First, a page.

Vientiane might be short on sightseeing, but it makes up for it with fabulous food and wine. And it’s cheap as chips.
Although Laos is becoming an increasingly popular destination for travellers, many of them only pass through the capital, Vientiane, in their eagerness to get to other parts of the country such as Vang Vieng, Luang Prabang or Si Phan Done. While it’s true that Vientiane doesn’t offer much in the way of sights – plenty of temples if you’re into that, but Luang Prabang has better ones – one thing it has in abundance is great food, and it’s definitely worth spending a few days here to chill out, enjoy a few cheap massages, and sample the culinary delights that are available; especially if you’ve been on the road for a while and have had a gutful (pardon the pun) of travellers’ fare.
Lao food is delicious, cheap and healthy and there are definitely worse ways to spend an hour or two than watching the sun set over the Mekong while sitting at a rickety table consuming grilled river fish, sticky rice and papaya salad washed down with a couple of bottles of Beer Lao. But what many travellers don’t realise is that there are plenty of excellent Western restaurants in Vientiane, many of which are great value and offer everything from casual bistro style to fine dining for a fraction of what the equivalent would cost back home.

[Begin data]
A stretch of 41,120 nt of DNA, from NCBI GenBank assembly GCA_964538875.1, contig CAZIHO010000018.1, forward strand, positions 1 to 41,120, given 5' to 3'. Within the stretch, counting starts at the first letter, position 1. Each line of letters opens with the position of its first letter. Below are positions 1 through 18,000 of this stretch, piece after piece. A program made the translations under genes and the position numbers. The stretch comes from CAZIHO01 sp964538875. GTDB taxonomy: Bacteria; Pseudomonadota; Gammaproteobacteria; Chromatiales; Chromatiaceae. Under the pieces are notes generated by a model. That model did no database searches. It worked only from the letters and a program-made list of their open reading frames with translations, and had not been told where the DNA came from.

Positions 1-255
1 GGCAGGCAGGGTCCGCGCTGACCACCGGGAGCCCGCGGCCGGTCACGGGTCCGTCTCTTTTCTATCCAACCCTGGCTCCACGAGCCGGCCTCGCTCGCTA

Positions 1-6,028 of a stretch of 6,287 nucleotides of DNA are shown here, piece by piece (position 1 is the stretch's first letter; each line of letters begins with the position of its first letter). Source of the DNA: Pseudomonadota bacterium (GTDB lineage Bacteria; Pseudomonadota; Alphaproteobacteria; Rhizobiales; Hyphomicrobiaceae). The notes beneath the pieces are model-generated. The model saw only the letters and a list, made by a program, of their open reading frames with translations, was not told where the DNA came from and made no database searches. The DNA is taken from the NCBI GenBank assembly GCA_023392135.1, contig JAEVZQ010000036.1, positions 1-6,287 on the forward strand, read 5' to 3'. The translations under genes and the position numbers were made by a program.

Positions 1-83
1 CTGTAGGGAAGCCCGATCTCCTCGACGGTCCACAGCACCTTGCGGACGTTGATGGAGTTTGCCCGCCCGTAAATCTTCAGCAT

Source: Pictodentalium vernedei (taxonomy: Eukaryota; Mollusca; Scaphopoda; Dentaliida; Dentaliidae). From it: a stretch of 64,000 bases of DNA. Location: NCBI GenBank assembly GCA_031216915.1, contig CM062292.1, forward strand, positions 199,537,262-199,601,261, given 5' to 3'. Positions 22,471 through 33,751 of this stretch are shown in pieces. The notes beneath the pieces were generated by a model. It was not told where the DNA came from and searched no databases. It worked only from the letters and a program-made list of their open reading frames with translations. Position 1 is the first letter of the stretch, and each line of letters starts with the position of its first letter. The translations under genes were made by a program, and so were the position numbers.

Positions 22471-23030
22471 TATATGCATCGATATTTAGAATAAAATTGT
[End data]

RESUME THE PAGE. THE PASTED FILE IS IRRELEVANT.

Whether you’re celebrating a special occasion or just want to treat yourself to some familiar food, there is likely to be a restaurant to satisfy your cravings. At the upper end of the scale Le Silapa and Bistro 22 are the best of several French restaurants; Aria and La Scala offer great Italian food; and Fujiwara and No’s Sushi Bar are just two of the many excellent Japanese restaurants. If you’re travelling on a budget and are worried that these restaurants might be out of your price range, my advice is to go for lunch. Almost all foreign restaurants in Vientiane offer great lunch deals: either set menus of two or three courses from US$7-20, or all-you-can-eat buffets that usually run somewhere between US$7-10. A good example is Aria, which at lunchtime offers all the pizza, pasta and salad you can eat (pasta made fresh to order) for US$7.
Then there are the more casual cafés and bistros such as Sticky Fingers (full disclosure: owned by the writer) that offer hearty servings of old favourites (think bangers and mash or fish and chips) at a very reasonable price. The pick of the many local bakeries is Le Banneton. Their breads and pastries are the best in town and they also have great salads and sandwiches. Joma is a popular bakery chain – the Lao Starbucks – which has several branches in Laos and has recently expanded into Vietnam. There’s also a Scandinavian Bakery and Tyna, a French crêperie, for those with a sweet tooth.
Let’s not forget the drinks though! Wine is comparatively cheap in Laos due to minimal tax and there is a very good selection available, running the gamut from rough Vin de Pays to Taittinger champagne. In recent years the choice has expanded hugely, with many Australian, New Zealand, Chilean, South African and Argentinian wines jostling for shelf space with the standard French and Italian varieties. If you’d rather sip on a martini or a margarita there are a number of cocktail bars around, most of which have happy hours.
Whatever type of food takes your fancy you’re likely to find it in Vientiane somewhere. As well as the French, Italian and Japanese places there are also Turkish, German and Korean restaurants; the newly-opened I-Beam wine and tapas bar; Chinese and Indian eateries, and many more. Marnie McDonald
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